I have said many times that change is at the center of modern marketing activities. It is located in the center of the diagram of the four forces of The new rules for Marketing Technology & Operations because it is the dominant variable of our profession.
And what is the most common and concrete change in Martech? Why change Martech applications of course?
This well-known but not exactly quantified phenomenon was the motivation for Chris Elwell and Jennifer Cannon from MarTech Today to start a research study, Martech Replacement Survey 2020: What motivates marketers to change applications and vendors,
I imagine every Martech salesman sitting on the edge of his chair for him.
Here are some of the results that I noticed …
83% of marketers exchanged at least one marketing software application last year. It may have dropped one Martech provider instead of another (51% of the time). Or you can replace a home-made system with a commercial solution (the other 49%).
Honestly, I was surprised how often domestic systems were replaced. This is another reason for another in-depth study of how much local Martech – sometimes referred to as "dark Martech" because of its low industry visibility – is out there. The results of this replacement study suggest that the answer is: very much.
The three most likely applications that are being replaced, commercial or homemade?
- Marketing automation (21%)
- CRM (18%)
- Analytics / BI (18%)
But Why Do marketers exchange software?
The answers are different for commercial versus home-grown systems. For local Martech, the reasons are:
In almost half of the cases where local Martech was replaced, the motivation is to improve the functionality of a commercial SaaS application.
This seems to be a fundamental comparative advantage at work.
If a business wants to invest in developing its own software – and I think many will do so ("software eats the world") – it should be for skills and customer experiences that are truly unique to their business. You do not have to reinvent the wheel for popular Martech apps like CRM, CMS, email, and so on.)
For commercial packages from Martech providers, things look different:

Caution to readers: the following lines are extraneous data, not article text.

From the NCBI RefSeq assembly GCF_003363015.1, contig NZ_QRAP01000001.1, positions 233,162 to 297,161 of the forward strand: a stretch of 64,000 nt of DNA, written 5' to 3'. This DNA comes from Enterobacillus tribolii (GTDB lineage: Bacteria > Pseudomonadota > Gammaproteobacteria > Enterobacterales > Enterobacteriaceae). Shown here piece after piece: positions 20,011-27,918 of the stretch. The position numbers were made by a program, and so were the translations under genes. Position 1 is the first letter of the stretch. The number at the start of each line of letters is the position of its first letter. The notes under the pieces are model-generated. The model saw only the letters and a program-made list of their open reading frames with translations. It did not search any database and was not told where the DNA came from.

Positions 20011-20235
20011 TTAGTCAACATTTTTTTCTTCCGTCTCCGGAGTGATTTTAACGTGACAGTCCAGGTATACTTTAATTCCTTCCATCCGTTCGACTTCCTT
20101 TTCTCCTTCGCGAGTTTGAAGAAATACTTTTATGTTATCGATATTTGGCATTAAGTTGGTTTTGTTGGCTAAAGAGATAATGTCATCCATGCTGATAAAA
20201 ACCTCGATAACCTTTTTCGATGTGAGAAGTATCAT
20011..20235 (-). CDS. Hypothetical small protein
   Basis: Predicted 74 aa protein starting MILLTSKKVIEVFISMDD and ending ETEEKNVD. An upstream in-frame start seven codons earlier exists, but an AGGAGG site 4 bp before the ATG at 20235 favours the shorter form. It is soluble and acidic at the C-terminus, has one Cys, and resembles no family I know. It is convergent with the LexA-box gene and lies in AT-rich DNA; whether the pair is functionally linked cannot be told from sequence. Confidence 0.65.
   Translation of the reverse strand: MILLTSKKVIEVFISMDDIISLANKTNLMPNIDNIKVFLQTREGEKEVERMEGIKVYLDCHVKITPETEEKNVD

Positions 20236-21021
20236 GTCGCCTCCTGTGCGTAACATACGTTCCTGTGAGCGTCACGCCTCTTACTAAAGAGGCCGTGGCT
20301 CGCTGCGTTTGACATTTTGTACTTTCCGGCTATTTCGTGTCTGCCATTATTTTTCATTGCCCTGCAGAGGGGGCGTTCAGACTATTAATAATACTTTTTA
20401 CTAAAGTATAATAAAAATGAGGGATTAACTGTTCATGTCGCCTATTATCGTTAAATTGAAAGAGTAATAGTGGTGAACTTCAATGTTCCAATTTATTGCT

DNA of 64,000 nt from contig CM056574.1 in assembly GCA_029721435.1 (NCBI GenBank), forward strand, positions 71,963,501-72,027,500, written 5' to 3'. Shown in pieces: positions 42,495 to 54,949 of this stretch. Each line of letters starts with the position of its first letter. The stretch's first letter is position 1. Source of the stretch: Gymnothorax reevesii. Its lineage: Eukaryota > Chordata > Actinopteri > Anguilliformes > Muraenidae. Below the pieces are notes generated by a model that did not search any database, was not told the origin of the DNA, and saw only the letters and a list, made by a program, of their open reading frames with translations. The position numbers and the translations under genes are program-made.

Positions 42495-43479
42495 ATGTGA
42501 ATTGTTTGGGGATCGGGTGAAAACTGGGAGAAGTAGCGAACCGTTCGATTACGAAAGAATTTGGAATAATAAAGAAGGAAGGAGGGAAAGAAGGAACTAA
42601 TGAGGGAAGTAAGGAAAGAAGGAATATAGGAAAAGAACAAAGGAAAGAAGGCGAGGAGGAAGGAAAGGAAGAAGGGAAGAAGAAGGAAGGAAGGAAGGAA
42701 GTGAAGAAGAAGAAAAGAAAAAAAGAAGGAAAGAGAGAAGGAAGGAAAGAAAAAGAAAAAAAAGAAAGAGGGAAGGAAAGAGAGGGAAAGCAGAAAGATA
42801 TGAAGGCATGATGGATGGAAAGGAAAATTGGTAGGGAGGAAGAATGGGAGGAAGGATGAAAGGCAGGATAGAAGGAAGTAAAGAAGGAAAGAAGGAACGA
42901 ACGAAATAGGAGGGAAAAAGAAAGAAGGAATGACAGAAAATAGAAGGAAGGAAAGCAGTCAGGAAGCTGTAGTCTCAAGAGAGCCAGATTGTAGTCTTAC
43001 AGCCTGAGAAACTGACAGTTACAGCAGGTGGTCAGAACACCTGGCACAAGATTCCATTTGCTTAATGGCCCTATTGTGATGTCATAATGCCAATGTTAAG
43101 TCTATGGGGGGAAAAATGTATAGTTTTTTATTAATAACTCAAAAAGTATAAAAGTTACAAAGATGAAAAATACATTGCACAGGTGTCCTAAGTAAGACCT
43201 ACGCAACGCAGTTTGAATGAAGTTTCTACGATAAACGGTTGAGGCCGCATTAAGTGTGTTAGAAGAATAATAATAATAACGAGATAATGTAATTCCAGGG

It was a remarkably even tripartite split between better features, better / easier integration, and cost reduction.
The one who jumped me: better / easier integration, That was just as important – in some cases unique more important – as equipment and price. If an app does not integrate properly with your existing Martech stack, or if you do not have the freedom to expand it with new apps or even your own apps, switch.
For this reason, platform ecosystems are the main catalyst of the Second golden age of Martech, Marketers demand that providers solve this problem for them. Suppliers who do this lose market share from those who still pretend they are doing everything and are not working well with others.
What does this mean for Martech providers? Each of these categories offers Martech providers a potential entry point to dismiss an established operator,
Another intriguing discovery from this survey was how companies handled hiring new employees and retraining existing employees when switching from Martech apps:
In 67% of cases, new employees were hired as part of the transition to a new Martech solution. Actually, In 43% of the cases, a whole new team was hired, Whoa.
Now there are a few different possible causes for this correlation:
- The old team did not perform, so a new team arrived and the new team insisted on changing the Martech stack as part of the turnaround.
- The company chose a specific Martech app or platform – a decision at the executive level? – and they said they had to hire people who have proven experience with it to get it right.
What was there first: the team or the Martech app?
In any case, it is a little scary how much revenue this implies. If 83% of marketers rip and replace a Martech app each year, and 43% of the time, a new team for this app is created, this is a new Martech team – at least for this particular app – 36% of the time.
Admittedly, existing employees are being retrained 50% of the time – but only 24% of the time will be replaced by Martech employees who are retrained exclusively.
Honestly, I am surprised that there are no major investments in retraining. You can learn a new app. It is much harder to pass on the institutional marketing knowledge that serves as the context for these apps to new employees.
Back to the Gartner report I shared last month, which stated that "investing in training and qualifying existing Martech talents" is the main obstacle for marketers to reach their business goals.
Definitely worth it Download the full report for more insights.
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